Based on the work of Stöber et al., silica nanoparticles with an embedded dye have been synthesized in a range of sizes, colors, and architectures. In all previous reports of photophysical properties, the dye which is covalently bound inside the silica particle is observed to be quenched in comparison to the free dye. However, in the case of poly(organosiloxane) microgels in which the dye is non-covalently attached and loaded through diffusion, a slight increase in fluorescence efficiency is observed. For other materials, for example polystyrene microspheres, the quantum efficiency of the embedded dye is the same or less than the free dye. The quenching of fluorescence is usually attributed to either intraparticle energy transfer or non-radiative decay into the silica matrix. Both of these pathways are likely influenced by the local dye environment within the particle, suggesting that precise control of the architecture within the particle might ameliorate quenching or even lead to fluorescence enhancement.
There is still a need for highly fluorescent nanoparticles less than 30 nm with covalently attached organic dyes.
The invention relates to a class of silica nanoparticles in which the architecture within the silica particle has marked, controlled effects on the radiative properties of the constituent dye.
The invention provides a fluorescent monodisperse silica nanoparticle comprising fluorophore center core and a silica shell wherein the radiative properties of the nanoparticle are dependent upon the chemistry (composition) of the core and presence of the silica shell. In one aspect of the invention, the core-shell architecture provides an enhancement in fluorescence quantum efficiency. The invention generally provides control of photophysical properties of dye molecules encapsulated within silica particles with sizes down to 30 nm and below. This control is accomplished through changes in silica chemistry and particle architecture on the nanometer size scale and results in significant brightness enhancement compared to free dye.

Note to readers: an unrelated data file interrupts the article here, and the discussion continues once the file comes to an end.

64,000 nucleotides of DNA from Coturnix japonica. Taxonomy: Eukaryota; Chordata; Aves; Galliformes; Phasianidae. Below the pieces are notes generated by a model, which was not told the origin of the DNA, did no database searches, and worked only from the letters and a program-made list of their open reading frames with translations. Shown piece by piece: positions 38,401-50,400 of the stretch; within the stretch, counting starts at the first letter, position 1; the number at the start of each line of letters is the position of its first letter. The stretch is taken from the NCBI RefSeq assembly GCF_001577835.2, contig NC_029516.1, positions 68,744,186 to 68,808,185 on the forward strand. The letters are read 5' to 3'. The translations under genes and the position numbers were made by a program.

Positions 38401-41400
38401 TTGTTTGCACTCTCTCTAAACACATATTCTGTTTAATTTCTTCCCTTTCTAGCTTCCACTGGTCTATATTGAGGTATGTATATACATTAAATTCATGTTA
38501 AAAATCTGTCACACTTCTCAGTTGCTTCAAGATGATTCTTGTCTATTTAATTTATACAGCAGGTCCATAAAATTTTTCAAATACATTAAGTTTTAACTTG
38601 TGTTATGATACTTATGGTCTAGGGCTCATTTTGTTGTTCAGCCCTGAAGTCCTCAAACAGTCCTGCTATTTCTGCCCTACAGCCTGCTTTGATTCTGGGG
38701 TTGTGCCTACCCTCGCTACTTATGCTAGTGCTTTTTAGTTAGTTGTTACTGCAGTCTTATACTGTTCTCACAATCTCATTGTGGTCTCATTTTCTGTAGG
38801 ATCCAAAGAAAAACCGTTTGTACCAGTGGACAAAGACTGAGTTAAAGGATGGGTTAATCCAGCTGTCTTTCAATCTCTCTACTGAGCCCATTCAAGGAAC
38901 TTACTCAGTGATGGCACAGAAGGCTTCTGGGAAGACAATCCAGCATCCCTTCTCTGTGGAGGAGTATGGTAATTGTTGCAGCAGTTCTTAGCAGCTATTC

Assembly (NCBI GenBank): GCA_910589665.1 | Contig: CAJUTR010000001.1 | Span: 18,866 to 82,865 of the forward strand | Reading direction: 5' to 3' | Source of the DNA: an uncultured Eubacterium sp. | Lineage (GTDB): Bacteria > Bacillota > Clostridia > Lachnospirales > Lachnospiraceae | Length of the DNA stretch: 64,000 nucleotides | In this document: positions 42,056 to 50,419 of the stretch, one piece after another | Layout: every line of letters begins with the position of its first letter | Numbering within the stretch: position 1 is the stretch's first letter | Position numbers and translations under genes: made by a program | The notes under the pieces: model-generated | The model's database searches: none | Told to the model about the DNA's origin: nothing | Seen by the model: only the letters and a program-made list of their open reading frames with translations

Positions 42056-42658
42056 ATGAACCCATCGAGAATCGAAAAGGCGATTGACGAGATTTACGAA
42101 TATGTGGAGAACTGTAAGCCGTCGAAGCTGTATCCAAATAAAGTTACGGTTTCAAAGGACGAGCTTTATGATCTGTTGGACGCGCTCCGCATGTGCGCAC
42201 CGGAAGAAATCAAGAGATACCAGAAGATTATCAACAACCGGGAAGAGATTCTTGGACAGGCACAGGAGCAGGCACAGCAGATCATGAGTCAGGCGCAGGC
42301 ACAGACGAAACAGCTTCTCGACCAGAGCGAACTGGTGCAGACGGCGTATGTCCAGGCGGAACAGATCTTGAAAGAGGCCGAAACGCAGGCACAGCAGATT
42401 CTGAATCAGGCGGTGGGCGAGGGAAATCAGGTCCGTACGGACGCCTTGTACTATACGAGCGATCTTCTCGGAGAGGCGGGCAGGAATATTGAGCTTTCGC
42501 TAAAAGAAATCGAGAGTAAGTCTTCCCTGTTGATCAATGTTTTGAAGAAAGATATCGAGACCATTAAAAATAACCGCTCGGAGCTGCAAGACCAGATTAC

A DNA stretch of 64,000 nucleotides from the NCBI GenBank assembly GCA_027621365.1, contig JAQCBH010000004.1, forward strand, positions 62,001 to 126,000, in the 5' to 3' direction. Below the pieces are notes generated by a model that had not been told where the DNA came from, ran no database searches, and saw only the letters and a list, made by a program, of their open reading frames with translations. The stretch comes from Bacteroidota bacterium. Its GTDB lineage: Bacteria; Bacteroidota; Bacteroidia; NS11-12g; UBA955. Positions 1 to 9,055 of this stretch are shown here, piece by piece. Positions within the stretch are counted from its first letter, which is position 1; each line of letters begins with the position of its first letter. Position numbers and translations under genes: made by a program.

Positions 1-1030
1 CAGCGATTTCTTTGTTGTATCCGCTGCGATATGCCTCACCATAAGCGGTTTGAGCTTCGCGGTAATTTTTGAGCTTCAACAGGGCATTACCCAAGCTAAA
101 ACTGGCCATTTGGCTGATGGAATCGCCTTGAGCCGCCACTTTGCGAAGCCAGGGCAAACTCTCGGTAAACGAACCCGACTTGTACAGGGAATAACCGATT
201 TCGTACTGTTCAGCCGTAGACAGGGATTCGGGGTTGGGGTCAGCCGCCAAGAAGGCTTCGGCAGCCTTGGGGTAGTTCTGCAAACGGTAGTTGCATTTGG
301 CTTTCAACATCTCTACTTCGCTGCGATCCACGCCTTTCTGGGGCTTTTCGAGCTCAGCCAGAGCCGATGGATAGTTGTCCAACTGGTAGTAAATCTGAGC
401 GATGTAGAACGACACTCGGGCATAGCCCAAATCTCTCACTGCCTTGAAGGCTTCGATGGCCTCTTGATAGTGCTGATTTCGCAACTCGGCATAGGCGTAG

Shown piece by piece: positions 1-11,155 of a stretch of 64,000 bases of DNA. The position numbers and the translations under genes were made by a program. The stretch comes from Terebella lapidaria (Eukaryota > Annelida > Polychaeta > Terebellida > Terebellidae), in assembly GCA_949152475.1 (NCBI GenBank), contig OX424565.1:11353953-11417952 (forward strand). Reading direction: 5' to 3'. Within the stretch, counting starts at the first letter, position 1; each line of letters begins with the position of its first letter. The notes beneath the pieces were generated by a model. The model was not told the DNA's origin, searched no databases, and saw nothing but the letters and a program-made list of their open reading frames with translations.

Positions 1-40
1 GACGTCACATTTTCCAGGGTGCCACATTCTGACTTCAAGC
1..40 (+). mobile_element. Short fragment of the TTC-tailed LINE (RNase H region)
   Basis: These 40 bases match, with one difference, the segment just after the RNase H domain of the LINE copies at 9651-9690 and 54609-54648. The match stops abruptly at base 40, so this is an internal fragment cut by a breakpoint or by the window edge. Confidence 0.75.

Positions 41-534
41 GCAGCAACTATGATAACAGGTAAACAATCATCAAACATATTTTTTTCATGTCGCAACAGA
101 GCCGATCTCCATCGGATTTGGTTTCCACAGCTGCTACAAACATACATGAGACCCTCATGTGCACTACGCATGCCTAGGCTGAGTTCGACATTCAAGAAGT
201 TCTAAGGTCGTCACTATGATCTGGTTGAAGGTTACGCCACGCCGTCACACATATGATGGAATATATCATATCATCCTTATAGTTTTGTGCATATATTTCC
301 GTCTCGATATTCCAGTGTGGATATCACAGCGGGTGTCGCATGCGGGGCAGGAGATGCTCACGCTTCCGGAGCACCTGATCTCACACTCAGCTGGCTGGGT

In another aspect of the invention, the core-shell architecture provides the ability to control the photostability properties of the nanoparticle.
The quantum efficiency increase provided by the invention is due to both an increase in the radiative rate and a decrease in the non-radiative rate, with the latter effect being the most variable between architectures. The changes in non-radiative rate correlate well to differences in rotational mobility of the dye within the particle.
In one embodiment of the invention, the fluorescent monodisperse nanoparticle includes a core-shell architecture wherein the core comprises a compact core surrounded by a silica shell. In another embodiment of the invention, the fluorescent monodisperse nanoparticle includes a core-shell architecture wherein the core comprises an expanded core surrounded by a silica shell. In yet another embodiment of the invention, the fluorescent monodisperse nanoparticle includes a core-shell architecture wherein the core comprises a homogenous particle with dyes sparsely embedded within surrounded by a silica shell. In still another embodiment of the invention, the fluorescent monodisperse homogenous nanoparticle is not surrounded by a silica shell.